On the third of the difficult nights, I couldn't get rest anywhere. I was in a motel room, and had showered very thoroughly, but the mites seemed to be everywhere, biting relentlessly in their random, nerve-jangling way. At length, I went outside and tried to sleep in my car, as there was nowhere in the motel room to get away from the mites. But the car was no refuge either. I showered twice that night, changing my sleepwear each time—with fresh, just-washed items—but it made no difference. It seemed as if the mites were reappearing, against all reason, everywhere I went. I was awake and on edge the entire night, unable to lay my head down anywhere, unable even to sit.

In that same motel room, on the following night, I slept in perfect comfort. And there was no sign that the motel staff was troubled in the least by any mites during my stay. By this time, I had come to understand that what was going on was as much between me and God as it was a manifestation of simple physical events.

In the early dawn after that dreadful night, I could think of only one thing to do, and so I began praising God, warbling though tears of exhaustion the old hymn "How Great Thou Art." As I did so, it came to me that God had known how I would respond at each step along the way. It was I who needed to discover the changes He has made in me over the years. It was I who needed to see that I was different now. The test wasn't for His benefit; it was for me.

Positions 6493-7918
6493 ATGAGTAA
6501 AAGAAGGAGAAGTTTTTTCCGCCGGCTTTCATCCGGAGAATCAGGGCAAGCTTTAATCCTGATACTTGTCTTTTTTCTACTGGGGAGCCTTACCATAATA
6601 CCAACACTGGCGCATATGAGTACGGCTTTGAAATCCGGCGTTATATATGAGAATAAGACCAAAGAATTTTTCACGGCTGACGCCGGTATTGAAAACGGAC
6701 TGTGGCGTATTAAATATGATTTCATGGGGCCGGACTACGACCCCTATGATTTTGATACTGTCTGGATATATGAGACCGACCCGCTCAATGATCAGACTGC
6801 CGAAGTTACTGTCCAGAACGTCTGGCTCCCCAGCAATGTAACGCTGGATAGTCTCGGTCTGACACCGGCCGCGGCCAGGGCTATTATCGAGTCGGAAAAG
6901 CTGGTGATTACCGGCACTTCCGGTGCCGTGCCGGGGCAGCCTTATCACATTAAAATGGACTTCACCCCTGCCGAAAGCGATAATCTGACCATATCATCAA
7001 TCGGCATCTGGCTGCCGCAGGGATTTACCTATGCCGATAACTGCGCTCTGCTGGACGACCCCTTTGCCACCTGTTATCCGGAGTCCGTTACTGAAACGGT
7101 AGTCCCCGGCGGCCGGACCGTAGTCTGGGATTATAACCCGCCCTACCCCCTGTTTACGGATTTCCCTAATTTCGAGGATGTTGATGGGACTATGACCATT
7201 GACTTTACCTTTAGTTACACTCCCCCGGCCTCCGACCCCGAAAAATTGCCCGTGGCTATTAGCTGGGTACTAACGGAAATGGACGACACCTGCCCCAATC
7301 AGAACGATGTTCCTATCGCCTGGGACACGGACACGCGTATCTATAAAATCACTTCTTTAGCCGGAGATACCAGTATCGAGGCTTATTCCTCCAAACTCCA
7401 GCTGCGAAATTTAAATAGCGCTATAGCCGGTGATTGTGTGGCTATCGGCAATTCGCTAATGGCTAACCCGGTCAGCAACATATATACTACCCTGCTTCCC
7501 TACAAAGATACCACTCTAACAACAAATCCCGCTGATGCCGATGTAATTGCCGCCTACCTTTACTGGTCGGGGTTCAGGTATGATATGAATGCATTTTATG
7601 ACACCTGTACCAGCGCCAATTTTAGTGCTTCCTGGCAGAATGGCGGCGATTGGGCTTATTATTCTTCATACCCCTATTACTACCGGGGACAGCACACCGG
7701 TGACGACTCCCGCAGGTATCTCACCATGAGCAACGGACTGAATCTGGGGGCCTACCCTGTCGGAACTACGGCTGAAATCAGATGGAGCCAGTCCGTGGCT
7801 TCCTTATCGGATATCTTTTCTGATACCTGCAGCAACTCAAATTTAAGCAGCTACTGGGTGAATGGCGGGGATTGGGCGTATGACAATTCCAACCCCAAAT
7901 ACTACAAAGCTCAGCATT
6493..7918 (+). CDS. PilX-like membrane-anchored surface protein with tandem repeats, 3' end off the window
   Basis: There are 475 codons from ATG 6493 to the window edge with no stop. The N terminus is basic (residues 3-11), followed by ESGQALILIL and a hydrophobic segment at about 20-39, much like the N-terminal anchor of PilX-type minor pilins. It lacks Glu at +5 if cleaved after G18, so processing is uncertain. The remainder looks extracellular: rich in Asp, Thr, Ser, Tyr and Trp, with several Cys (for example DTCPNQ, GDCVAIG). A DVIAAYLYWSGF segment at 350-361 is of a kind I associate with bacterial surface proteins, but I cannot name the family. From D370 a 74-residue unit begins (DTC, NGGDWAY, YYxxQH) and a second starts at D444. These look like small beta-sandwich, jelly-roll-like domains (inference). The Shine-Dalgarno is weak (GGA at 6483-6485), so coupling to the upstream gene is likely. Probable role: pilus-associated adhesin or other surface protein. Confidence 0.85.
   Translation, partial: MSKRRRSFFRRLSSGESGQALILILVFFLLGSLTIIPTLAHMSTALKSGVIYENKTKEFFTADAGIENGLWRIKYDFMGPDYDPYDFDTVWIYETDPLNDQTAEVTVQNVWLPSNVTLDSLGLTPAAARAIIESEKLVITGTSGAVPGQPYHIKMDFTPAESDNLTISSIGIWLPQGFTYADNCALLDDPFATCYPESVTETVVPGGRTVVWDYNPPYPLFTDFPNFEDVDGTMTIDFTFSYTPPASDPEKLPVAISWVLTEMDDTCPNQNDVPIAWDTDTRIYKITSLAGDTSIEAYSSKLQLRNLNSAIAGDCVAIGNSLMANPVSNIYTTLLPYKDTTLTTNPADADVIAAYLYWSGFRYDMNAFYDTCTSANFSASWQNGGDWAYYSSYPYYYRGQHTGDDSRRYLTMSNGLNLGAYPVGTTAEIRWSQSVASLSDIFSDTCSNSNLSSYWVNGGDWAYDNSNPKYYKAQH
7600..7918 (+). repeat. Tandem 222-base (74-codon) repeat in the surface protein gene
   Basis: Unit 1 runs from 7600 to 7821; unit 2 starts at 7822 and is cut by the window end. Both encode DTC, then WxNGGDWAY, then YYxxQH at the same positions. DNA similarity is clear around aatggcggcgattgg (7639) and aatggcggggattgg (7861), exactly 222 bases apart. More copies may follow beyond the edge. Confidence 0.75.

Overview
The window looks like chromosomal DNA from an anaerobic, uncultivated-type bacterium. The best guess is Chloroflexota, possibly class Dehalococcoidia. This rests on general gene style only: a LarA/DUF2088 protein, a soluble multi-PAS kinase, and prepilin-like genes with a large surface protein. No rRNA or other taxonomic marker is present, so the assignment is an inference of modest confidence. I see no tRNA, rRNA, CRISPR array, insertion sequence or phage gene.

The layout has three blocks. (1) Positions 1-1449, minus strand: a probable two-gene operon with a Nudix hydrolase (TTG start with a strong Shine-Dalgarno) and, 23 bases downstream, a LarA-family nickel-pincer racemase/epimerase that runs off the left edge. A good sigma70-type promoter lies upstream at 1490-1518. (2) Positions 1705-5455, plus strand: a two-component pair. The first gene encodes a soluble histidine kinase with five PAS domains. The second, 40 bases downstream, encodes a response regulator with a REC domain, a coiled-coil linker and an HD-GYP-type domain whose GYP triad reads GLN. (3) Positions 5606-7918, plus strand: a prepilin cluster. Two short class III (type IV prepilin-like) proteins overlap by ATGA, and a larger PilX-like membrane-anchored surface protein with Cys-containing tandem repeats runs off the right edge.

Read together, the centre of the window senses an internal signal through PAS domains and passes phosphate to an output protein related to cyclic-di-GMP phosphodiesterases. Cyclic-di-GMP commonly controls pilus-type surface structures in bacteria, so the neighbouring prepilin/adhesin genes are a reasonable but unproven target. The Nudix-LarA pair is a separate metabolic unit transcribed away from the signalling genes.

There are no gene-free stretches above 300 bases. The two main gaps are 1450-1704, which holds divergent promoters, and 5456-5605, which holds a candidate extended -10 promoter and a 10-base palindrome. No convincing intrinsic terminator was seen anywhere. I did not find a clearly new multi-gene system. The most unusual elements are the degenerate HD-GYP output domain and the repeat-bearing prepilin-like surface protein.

I suspect that there are many people with stories of hardship and testing from the last few months of this year. (I know members of my family have such stories.) I believe we are in a time of intense testing today, and it brought me up short during Labor Day week to see the strange episode at the Democratic National Convention, when a crowd of delegates shouted—three times—against God.

I want to be clear here that I do not think this is representative of the hearts of all Democrats. The party saw an earlier controversy over mentioning God in the election platform in 1992, but there are Christians, Jews, and Muslims in the Democratic Party who believe in God as wholeheartedly as they believe in freedom of religious belief.

What was new this year was the outright hostility shown by a number of convention delegates. During a convention session on September 5, Los Angeles Mayor Antonio Villaraigosa posed the question three times whether the party should include a reference to God in its platform—and three times, the "Ayes" were drowned out by a roar of "Nays," accompanied by an explosion of boos.

The party leadership decided to incorporate the reference to God anyway, overriding the thrice-reiterated objection from the delegates. It isn't clear why they chose to mention God (once) in the 2012 platform, whereas they declined to name Him in the 1992 platform. Beyond simple inconsistency, one possibility is that at least some Democrats share the growing sense among Americans in general that something very big is going on in our world, and that God is someone we need to be right with, as the alarms increase and the trials mount.